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Aid to Disabled Children Goes on Chopping Block : Congress: Lawmakers say the $4.5-billion program has grown out of control. They want to abolish cash payments to 887,000 children.

ASSOCIATED PRESS

Joanne Spencer spends her sons’ disability checks on the electric bills that keep Joshua’s feeding pump whirring through the night and on repairs to the portable computer that is David’s only form of communication.

Without Supplemental Security Income, Spencer says she couldn’t care for two sons with cerebral palsy at home and work part-time, earning the money she needs to support a third son in college.

But lawmakers say the $4.5-billion SSI childhood disability program has grown out of control. They want to abolish cash payments to 887,000 disabled children, many with chronic illnesses or life-threatening diseases, who live in low-income families.

Legislation being drafted by Reps. Jim McCrery (R-La.) and Gerald D. Kleczka (D-Wis.) would replace SSI payments to children--but not the payments that disabled adults receive--with expanded medical care under Medicaid, which children would continue to receive. Things like wheelchair ramps, psychiatric services or respite care could be provided under the proposed plan.

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Parents say they spend their children’s SSI checks on items that would not necessarily be covered: transportation to doctors’ appointments; electric bills, which are high because they are running feeding pumps or air conditioners or humidifiers; or special clothing.

McCrery and Kleczka also want to tighten the definition of childhood disability, saying current law allows children who are not truly disabled to collect a monthly federal benefit averaging $412.

Kleczka said the system encourages parents to have their children classified as disabled and discourages treatment because a successful recovery means that benefits end.

The number of children who receive SSI tripled in the last four years, since a 1990 Supreme Court ruling and new regulations liberalized the rules. The cost of the program nearly quadrupled.

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Educators and lawmakers claim parents abuse the program by coaching their children to misbehave in school, fail tests, or “act crazy” to qualify for benefits. Children with mental impairments account for more than two-thirds of the recent growth, according to the General Accounting Office.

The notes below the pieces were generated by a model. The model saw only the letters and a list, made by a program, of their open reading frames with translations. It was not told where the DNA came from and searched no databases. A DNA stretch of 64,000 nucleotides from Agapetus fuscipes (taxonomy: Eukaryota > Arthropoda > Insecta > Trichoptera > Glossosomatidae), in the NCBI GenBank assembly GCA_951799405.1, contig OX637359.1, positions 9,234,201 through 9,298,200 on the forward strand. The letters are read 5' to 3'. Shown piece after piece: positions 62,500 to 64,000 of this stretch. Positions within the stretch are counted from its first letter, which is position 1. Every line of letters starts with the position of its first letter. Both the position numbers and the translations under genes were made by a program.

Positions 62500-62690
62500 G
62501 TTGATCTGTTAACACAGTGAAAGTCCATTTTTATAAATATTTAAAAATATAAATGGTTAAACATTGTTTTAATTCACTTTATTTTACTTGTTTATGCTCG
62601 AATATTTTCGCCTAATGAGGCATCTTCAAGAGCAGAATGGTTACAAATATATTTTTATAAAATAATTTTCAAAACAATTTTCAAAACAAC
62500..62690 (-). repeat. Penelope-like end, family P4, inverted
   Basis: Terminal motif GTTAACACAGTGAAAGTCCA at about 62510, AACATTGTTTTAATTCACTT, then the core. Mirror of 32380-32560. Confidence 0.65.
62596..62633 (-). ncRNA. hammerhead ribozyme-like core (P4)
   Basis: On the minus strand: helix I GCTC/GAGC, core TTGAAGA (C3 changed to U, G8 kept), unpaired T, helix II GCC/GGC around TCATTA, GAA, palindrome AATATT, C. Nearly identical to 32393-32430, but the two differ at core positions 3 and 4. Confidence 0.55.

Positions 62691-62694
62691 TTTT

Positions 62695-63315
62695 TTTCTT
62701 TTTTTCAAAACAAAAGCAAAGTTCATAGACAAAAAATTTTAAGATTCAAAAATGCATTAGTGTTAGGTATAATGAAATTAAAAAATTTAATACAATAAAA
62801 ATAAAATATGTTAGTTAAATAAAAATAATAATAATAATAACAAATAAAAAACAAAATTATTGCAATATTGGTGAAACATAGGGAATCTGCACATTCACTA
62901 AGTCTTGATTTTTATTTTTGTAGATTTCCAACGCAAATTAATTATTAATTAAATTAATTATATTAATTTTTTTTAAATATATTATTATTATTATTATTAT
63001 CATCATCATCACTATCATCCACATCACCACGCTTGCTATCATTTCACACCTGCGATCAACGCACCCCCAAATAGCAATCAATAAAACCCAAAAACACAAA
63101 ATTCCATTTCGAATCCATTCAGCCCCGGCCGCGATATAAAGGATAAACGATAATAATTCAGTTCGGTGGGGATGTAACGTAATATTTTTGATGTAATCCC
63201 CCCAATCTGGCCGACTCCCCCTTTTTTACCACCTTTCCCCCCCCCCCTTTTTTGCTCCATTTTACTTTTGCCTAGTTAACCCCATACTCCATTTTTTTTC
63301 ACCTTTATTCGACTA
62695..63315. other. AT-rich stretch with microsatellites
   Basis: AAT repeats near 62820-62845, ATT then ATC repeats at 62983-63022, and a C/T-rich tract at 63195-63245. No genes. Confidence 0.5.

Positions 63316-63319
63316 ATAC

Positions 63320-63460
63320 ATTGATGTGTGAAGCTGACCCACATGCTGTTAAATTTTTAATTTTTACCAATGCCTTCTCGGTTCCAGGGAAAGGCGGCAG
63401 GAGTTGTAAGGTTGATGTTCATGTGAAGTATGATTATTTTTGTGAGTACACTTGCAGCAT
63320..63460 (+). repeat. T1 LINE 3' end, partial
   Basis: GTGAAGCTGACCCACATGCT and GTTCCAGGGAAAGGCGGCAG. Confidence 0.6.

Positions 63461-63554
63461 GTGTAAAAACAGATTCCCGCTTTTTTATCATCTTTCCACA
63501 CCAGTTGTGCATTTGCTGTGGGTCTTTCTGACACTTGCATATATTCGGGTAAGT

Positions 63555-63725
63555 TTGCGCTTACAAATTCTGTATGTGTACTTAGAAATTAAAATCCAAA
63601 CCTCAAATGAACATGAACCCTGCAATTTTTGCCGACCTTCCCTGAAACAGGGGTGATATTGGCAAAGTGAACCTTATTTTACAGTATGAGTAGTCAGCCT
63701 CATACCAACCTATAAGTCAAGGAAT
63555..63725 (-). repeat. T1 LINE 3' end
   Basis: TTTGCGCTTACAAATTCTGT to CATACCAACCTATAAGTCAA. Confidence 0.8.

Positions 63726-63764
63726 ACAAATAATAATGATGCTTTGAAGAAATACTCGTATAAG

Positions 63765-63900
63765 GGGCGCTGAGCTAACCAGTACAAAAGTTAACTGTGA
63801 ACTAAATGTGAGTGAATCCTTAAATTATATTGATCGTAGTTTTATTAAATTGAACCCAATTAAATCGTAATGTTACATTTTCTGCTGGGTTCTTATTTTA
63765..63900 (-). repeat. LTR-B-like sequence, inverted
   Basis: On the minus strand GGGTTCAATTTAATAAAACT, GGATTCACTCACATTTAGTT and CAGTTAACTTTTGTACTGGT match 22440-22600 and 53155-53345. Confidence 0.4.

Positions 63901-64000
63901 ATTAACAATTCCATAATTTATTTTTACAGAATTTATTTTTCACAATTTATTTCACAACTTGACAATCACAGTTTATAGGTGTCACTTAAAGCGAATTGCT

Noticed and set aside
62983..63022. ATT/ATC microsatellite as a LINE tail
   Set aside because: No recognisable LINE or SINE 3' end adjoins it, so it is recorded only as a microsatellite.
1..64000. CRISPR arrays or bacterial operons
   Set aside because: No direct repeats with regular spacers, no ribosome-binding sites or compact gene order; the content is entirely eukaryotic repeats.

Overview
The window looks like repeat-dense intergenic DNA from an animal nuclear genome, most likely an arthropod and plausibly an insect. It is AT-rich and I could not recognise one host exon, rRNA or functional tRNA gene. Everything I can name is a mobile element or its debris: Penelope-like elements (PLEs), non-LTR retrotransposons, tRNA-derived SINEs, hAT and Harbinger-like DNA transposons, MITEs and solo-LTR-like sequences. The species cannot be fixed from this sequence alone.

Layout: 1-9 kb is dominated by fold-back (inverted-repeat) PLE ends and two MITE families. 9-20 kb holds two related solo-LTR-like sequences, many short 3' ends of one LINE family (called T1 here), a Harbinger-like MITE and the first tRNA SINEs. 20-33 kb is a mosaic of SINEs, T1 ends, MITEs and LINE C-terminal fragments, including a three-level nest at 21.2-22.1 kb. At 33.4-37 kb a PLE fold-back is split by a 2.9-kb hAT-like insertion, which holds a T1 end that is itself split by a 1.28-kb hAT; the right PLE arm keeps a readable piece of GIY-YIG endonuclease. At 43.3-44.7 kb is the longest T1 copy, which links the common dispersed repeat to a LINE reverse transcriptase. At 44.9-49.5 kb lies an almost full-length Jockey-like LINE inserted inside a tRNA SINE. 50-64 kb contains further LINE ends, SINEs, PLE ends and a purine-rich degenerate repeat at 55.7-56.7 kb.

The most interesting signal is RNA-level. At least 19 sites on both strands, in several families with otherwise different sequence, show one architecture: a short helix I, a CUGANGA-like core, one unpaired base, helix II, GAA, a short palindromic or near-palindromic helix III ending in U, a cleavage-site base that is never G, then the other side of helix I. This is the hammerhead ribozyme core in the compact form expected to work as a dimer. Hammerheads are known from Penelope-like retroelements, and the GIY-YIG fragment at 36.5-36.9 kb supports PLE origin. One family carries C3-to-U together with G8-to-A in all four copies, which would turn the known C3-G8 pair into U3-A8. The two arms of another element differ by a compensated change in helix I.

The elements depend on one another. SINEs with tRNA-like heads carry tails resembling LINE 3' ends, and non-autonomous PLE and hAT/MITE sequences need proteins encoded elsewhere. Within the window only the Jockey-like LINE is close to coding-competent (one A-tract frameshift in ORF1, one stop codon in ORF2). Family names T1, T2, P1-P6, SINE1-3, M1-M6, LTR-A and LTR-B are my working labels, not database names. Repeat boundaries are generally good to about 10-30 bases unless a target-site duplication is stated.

Parents of severely disabled children say loss of cash benefits under the proposed SSI overhaul, which may become part of legislation to reform the welfare system, could force families to put their children in institutions.

Jim Farris of Milwaukee, whose 2 1/2-year-old daughter, Stephanie, has cerebral palsy, uses SSI to buy the formula that is fed to her through a tube in her stomach, and for the 10 to 11 diapers she uses every day and will probably need for the rest of her life.

Conni Wells’ teen-age daughter, Janell, needs insulated underwear, jogging suits, humidifiers, skin creams and a heated water bed to cope with a disorder that affects her heart rate, breathing and body temperature.

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“Don’t take away the only thing we have that we can use in a flexible manner to meet all these diverse needs of our kids,” said Wells of Tallahassee, Fla. “Our homes are not hospitals.”

Spencer, a divorced mother in Brockton, Mass., said SSI “has made it possible for me to keep our family together.”

David, 20, and Joshua, 16, have seizure disorders as well as cerebral palsy. David uses a computer to communicate and has severe behavior problems, such as being physically aggressive. Joshua has asthma and is in a wheelchair.

“I wish with all my heart I didn’t have to take this money,” Spencer said. “We’re seeing so many reports on the problems with SSI, of families buying swimming pools and VCRs. But that’s not what most of us use it for. I use it to give the kids the things they need to keep them at home.”

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Rep. McCrery said some families “will not be as well off under the new program as they are under the current program. We may not be able to avoid that.” He promises, however, that “no families with truly, seriously disabled children will suffer under this reform.”

But Jonathan Stein, general counsel at Community Legal Services of Philadelphia, which represents low-income disabled children, said these families have many non-medical needs.

“If they are not met . . . the answer will be the institutions of prior decades,” Stein said. “The SSI program is saving the country billions of dollars by keeping children out of institutions, with their families.”


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